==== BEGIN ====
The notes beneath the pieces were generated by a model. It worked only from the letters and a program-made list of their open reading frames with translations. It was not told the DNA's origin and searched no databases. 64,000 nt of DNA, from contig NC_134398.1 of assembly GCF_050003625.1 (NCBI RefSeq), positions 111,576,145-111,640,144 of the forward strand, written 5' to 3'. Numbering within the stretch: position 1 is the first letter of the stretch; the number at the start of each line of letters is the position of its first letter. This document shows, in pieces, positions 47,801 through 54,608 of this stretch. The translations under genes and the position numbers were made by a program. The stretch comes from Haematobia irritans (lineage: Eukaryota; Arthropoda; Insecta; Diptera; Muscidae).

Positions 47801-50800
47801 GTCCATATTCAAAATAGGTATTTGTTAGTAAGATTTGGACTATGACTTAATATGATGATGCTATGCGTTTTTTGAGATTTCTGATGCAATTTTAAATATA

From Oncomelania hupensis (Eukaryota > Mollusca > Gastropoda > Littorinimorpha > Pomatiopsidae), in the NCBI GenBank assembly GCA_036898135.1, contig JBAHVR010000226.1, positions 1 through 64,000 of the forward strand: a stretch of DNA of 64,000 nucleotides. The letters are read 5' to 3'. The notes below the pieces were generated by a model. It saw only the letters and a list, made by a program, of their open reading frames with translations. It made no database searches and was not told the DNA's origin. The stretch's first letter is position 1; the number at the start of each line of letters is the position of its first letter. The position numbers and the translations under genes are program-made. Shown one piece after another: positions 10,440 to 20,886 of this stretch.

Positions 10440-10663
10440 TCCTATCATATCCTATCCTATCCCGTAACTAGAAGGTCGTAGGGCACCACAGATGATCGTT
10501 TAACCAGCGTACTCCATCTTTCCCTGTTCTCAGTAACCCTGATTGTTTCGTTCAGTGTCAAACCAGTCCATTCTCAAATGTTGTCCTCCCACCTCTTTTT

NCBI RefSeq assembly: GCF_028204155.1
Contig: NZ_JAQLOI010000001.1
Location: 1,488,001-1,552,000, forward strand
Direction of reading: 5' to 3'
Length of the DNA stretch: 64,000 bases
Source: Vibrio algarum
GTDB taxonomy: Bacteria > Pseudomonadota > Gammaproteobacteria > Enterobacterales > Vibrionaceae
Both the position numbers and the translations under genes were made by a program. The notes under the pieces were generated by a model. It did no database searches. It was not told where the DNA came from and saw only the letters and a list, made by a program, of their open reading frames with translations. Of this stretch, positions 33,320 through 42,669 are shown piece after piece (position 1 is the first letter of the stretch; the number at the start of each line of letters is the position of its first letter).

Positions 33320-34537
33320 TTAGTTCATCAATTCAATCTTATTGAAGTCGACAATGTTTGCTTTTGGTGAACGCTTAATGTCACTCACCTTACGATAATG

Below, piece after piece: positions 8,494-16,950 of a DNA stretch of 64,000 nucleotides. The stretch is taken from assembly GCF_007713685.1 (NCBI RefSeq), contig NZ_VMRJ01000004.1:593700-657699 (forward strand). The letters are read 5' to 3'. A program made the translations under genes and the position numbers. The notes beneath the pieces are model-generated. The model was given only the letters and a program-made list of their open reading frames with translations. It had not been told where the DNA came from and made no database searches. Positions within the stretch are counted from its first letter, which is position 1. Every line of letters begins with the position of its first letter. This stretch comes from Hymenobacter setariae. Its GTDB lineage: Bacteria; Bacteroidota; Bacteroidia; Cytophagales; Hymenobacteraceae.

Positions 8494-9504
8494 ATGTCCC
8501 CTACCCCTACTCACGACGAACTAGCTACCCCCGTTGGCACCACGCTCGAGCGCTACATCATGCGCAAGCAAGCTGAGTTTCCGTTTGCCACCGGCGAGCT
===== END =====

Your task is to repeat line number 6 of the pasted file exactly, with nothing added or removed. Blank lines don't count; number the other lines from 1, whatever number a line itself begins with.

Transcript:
10440 TCCTATCATATCCTATCCTATCCCGTAACTAGAAGGTCGTAGGGCACCACAGATGATCGTT